FTC and Bloggers Full Disclosure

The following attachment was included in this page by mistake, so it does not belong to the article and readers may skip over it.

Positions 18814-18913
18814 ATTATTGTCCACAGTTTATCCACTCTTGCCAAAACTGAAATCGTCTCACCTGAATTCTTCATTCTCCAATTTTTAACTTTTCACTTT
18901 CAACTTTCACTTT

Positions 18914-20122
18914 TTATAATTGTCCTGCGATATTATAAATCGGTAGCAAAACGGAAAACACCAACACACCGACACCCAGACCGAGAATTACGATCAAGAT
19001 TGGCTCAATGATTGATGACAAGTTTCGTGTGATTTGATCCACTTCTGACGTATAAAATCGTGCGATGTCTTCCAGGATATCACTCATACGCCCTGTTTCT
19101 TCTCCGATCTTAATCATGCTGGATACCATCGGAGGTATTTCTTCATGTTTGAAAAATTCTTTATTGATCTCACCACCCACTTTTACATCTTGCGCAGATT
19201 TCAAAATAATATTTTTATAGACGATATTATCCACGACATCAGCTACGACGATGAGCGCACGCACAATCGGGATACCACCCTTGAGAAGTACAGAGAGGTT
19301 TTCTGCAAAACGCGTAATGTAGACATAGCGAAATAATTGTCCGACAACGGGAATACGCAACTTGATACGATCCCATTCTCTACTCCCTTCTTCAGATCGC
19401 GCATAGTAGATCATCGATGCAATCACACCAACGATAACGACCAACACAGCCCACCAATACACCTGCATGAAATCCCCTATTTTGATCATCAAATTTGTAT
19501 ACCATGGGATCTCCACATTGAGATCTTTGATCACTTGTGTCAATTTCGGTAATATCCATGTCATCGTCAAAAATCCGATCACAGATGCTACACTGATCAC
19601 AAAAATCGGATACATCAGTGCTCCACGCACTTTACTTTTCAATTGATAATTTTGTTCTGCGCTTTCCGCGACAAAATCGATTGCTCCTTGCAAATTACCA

I click to read an article in the NY Times about the FTC’s new guidelines for bloggers and recognize the shirt the blogger in the picture is wearing “I have the same one” and look down the text in the photo and realize “oh, it is me in the photo”. I received a few interview requests yesterday about the FTC and full disclosure and spoke about it with my friends. On the same day I spent a few hours on conference calls with companies that send me a check for a work done. However, the occasions that someone sends me a check to write something in my blog are very very rare. I don’t get paid to write my own blog. This is my site and I am my own boss. I get paid when I write for someone else, or when I give my opinions or time for someone; which is called consulting. I love what I do, which at some days like yesterday is speaking on phone all day and writing about children’s clothing that I like, and interacting with people who share the same passion in life as I do. I feel it’s sort of funny that people come to me and ask about paid posts and my integrity, I have written close to 1000 blog posts, published 875 in this blog, and I have done around 10 paid posts at Skimbaco Lifestyle. That’s less than 1% of my posts that I have been paid to do. Because I chose to write about them – like the Red Chair Confessions; how funny was the video? And shopping at Talbot’s – yes, I got paid to write about Talbot’s and to shop there with my friend, seems like a dream job to me. Part of me wishes I would get more opportunities like that – write about things that I like and get paid for it! Part of me thinks I should never write a sponsored post anymore. Which takes me to FTC. I have a disclosure policy, and I mention in my posts if I have gotten a product for free from the company directly or from one of their agents, like a PR agency. I am still wondering one thing. Most of the products that I find, love or recommend, I have not received a sample. I drove a Volvo and drank Starbucks coffee way before I even knew what blog was, I have been wearing Ralph Lauren clothing as long as I can remember and have been buying Hanes underwear for my family years before they ever contacted me to be part of their social media efforts. I don’t understand that why anyone would think that if I have been in contact a company I might write differently about their product than if I had never been in contact with them? An example. I wrote about SeaWorld in San Antonio last summer. I visited there with my family, and we paid tickets to get in. We drove from Colorado to Texas, and paid our gas, food and lodging. I wrote that our family loved SeaWorld. Earlier this year I was contacted to write one paid post about SeaWorld dolphins and I was paid a trip to SeaWorld in Orlando in May. I was not asked to blog about it, but I did (and was not paid to write about it, but if I did, I was asked to fully disclose that I got a free trip). I truly like SeaWorld, and would recommend it to families. It makes me sad to think that my opinion last summer would be more valuable than the opinion this spring. While I think it’s great to have rules, it will seed out the bad apples, too much is too much. I’m wondering should I save every receipt of every product I buy to prove later on I bought it (if I mention it in my blog). I’m wondering should I write a list of free gifts and stuff I get and publish it – but what if some of the stuff sucks, and then someone thinks I’m endorsing it because it is in my list? Maybe there should be a system, like banners to alert the readers every time when any product is mentioned? Also, since the new FTC Guides affect celebrities, I suggest celebrities start wearing a button on each piece of clothing they wear out in public, and pretty much on anything they own. In fact, all this talk about money makes me think, maybe I should stop living my life to the fullest and blogging about stuff… maybe I will just start a business making different buttons for celebrities and start making some real money. When the FTC rules take effect in December, I want to be prepared and be the first celebrity disclosure button maker out there, maybe I’ll even get Tom Cruise and Oprah to endorse my buttons. Oh dammit, how they gonna endorse a disclosure button without a disclosure button? This FTC thing is making my head spin, and yes, I read the whole 81 pages and yes I plan on continuing doing every thing as I have been doing.